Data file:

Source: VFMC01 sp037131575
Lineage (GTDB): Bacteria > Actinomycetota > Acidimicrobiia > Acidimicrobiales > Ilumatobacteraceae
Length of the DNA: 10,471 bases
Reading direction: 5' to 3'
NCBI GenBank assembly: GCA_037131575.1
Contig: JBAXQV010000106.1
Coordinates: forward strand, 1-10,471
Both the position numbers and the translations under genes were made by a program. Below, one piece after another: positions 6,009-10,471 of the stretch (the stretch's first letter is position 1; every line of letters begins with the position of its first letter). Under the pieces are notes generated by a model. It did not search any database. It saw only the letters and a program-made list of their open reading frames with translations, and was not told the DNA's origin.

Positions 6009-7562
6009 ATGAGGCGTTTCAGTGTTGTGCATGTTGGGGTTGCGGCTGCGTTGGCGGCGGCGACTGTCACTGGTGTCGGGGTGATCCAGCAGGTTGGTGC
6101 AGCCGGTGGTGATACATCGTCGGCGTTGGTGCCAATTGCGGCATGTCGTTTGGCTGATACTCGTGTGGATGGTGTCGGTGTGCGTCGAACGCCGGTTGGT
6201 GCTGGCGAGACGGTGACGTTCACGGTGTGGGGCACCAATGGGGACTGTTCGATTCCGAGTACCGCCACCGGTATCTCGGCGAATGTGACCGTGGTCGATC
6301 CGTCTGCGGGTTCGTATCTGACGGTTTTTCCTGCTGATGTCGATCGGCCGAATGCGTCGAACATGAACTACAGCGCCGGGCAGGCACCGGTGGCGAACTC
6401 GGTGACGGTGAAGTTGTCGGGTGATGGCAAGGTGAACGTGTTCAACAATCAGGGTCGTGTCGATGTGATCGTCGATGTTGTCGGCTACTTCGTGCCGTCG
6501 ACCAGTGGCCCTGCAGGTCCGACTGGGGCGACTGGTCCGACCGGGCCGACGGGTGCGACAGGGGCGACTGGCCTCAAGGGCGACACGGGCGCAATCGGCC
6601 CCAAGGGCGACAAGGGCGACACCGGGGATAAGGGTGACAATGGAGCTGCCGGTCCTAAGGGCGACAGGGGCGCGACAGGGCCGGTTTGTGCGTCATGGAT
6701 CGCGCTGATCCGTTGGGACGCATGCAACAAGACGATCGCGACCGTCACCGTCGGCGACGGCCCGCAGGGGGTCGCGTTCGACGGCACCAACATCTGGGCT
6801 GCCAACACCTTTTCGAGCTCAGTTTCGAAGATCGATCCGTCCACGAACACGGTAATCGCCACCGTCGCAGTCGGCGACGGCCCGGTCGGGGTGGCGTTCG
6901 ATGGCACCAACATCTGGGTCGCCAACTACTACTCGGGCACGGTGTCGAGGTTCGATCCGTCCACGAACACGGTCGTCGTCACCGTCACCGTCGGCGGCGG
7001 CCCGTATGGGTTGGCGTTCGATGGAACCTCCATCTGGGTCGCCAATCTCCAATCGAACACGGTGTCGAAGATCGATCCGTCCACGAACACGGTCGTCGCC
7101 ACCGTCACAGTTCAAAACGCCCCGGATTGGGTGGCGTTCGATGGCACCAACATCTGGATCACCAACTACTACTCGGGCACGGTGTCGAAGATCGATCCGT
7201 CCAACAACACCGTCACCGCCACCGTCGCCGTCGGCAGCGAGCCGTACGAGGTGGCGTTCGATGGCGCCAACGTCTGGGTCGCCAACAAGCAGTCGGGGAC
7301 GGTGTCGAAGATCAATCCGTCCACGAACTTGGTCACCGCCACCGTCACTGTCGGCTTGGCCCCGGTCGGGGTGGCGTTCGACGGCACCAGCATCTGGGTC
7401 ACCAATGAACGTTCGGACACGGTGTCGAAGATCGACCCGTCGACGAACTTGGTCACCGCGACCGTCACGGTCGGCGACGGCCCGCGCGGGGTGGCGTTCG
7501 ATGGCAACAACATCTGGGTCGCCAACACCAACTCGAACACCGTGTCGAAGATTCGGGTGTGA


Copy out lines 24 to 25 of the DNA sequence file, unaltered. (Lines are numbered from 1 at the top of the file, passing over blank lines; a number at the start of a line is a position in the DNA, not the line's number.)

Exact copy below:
7401 ACCAATGAACGTTCGGACACGGTGTCGAAGATCGACCCGTCGACGAACTTGGTCACCGCGACCGTCACGGTCGGCGACGGCCCGCGCGGGGTGGCGTTCG
7501 ATGGCAACAACATCTGGGTCGCCAACACCAACTCGAACACCGTGTCGAAGATTCGGGTGTGA